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Golden selected to lead BRA

New Boston Redevelopment Authority director Brian Golden.Wendy Maeda/Globe Staff

A few telling facts about Brian Golden: He attended Harvard and William & Mary School of Law. But after graduating, he joined the US Army, not a prestigious law firm. And later, while serving as a Democratic legislator in a Democratic town, he endorsed George W. Bush.


Golden, the person picked Wednesday as the new leader of the Boston Redevelopment Authority amid an unprecedented building boom, does not follow the crowd. In his public life, he has repeatedly defied conventional wisdom, a trait that could serve him well in shaping an agency often derided as a glorified rubber stamp.

"I'm eager to fix what's wrong with the BRA," Golden said in an interview Tuesday. "We have to continually work at being straight with people and fair. We have to let them know what we're recommending and why, and give them a chance to respond."


After keeping Golden in an acting role at the BRA for 11 months, Mayor Martin J. Walsh formally appointed him permanent director of the agency. He said Golden had displayed an ability to reform the BRA, while also pursuing billions of dollars of redevelopment.

The balancing act will only get more difficult in the months ahead, as developers pursue towering projects that could transform huge swaths of the city. More than 15 million square feet of development is already under way in Boston, the equivalent of nine John Hancock Towers. New skyscrapers are being planned at North Station, Government Center and at the edge of the Christian Science Plaza, among others.

Walsh has also launched an effort to build 53,000 new homes in the city by 2030, with an emphasis on making Boston more affordable to people of modest incomes. Golden, who will be paid $169,000 a year, pledged to pursue that goal with every housing developer who walks into his office.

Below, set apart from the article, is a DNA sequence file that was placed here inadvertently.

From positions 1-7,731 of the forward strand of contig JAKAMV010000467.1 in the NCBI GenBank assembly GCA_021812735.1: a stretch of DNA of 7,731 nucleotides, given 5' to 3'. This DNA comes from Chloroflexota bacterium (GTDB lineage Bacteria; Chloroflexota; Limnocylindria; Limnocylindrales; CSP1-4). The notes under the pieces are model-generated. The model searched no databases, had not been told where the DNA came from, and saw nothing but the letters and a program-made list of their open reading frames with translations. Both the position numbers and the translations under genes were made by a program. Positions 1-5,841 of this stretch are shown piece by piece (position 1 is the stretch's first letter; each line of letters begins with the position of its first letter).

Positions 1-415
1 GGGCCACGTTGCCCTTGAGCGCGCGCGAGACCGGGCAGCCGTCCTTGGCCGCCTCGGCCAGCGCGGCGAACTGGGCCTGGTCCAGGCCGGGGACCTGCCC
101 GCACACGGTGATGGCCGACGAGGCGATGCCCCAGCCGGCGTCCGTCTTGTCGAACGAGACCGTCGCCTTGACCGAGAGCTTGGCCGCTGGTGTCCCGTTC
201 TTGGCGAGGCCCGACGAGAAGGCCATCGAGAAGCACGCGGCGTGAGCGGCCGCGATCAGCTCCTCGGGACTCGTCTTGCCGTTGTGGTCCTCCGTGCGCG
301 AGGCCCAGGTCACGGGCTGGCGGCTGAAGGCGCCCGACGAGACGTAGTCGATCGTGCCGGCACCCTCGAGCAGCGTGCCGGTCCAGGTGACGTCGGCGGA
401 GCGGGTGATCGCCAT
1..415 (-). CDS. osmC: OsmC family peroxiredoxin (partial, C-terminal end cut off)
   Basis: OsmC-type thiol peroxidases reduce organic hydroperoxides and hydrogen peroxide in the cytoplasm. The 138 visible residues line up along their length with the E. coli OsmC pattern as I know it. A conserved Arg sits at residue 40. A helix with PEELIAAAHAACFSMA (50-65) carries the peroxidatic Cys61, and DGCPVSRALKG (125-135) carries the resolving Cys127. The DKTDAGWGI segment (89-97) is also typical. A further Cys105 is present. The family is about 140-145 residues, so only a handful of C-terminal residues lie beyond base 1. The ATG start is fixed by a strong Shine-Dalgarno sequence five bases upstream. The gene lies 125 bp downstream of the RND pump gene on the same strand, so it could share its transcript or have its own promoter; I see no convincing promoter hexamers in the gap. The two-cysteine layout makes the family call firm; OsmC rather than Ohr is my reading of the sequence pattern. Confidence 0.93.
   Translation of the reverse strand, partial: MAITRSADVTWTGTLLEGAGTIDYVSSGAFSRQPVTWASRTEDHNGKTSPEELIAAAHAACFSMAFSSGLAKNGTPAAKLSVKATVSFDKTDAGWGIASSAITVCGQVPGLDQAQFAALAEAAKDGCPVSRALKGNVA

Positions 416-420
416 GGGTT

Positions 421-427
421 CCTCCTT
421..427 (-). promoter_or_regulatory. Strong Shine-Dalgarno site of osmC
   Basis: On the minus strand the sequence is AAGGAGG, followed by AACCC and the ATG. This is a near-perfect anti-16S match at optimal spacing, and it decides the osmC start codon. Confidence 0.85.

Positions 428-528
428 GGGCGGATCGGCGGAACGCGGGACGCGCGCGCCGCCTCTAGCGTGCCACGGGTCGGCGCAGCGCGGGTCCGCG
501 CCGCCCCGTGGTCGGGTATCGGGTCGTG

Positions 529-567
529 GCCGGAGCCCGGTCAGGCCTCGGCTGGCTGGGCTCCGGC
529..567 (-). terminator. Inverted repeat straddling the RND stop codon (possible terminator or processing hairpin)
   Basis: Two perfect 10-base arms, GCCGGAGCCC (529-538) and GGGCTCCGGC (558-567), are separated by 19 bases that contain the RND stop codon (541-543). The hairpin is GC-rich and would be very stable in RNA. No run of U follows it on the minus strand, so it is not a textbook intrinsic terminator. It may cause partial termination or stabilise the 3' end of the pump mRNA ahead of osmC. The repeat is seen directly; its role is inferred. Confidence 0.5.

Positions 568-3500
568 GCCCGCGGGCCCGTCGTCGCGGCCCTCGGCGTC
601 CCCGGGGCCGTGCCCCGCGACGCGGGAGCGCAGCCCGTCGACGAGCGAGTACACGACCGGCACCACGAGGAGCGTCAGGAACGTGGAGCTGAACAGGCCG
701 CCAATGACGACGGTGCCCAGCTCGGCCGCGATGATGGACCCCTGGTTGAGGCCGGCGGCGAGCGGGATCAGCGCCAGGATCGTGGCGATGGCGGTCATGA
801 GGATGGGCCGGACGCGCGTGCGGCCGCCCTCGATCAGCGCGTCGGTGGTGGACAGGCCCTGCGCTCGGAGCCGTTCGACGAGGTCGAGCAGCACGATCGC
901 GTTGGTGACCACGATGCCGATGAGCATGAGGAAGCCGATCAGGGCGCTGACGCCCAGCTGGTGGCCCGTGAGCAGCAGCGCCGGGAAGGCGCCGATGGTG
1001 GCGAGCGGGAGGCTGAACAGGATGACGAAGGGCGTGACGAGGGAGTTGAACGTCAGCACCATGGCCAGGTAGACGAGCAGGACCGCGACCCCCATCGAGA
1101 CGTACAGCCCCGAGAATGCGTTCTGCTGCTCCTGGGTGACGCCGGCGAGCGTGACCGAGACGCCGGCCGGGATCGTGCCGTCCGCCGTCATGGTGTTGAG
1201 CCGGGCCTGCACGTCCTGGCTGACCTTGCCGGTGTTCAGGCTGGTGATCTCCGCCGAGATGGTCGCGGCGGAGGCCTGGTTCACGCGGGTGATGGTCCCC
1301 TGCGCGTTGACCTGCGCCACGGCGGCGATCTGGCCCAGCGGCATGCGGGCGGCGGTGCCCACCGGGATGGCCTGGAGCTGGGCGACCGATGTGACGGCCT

"We will lean forward as aggressively as we can," he said. "Whether it's in affluent in neighborhoods, or ones further to the south and west, we will run up the numbers wherever we can."

The son of a cop and a file clerk, Golden grew up in Allston and earned a full scholarship to Harvard. He became an Army lawyer after graduating from William & Mary law school in 1992.

Golden, a lieutenant colonel, said he was nudged into military service largely by a modest granite monument that stands across from the fire station in Allston's Union Square. It commemorates the World War I service of a his great uncle, Joseph Golden, who was wounded in battle, returned home and died just a few years later.

"I used to ride by it every day on my way to school," Golden said of the polished stone monument. "My great uncle had a very unpleasant existence. He paid the price for me and my brother and a lot of other people. That speaks to you, and I think it pushed me into this vocation."

Golden was elected to the state legislature in 1998, though his political career was periodically interrupted by deployments to war zones. He was sent to Bosnia in 2001 and then to Iraq in 2005, where he helped reform the detention policies following the Abu Ghraib prisoner abuse scandal.

Since joining the BRA in 2009, he has helped guide its policies during a rapid run-up in construction activity. On Wednesday, he was unusually candid in acknowledging that the BRA's public process broke down at times, regarding both development projects and deals involving the use of public property. He cited a $7.3 million deal to give the Boston Red Sox permanent access to a section of Yawkey Way on game days as one example of a badly flawed process.


"It wasn't just that people were vexed by the deal," Golden said. "People were concerned that they had no voice and that there was no opportunity for public comment."

Earlier this year, an audit by the accounting firm KPMG found the BRA was not enforcing the terms of its leases on public property, costing the agency millions of dollars. In some cases, the audit found, the BRA was also not adequately tracking developers' promises to pay for neighborhood improvements.

Golden said he has spent much of his time during the past year trying to improve those systems. "All of those things still need a lot of work," he said. "But we're making progress."

His appointment helped to resolve lingering uncertainty within the development community over who is in charge of decision-making on major projects.

"Brian has shown a deep understanding of the issues affecting growth in Boston," Walsh said. "He has given me confidence that we can move ahead with deep reforms in the BRA, while still driving development forward."

Casey Ross can be reached at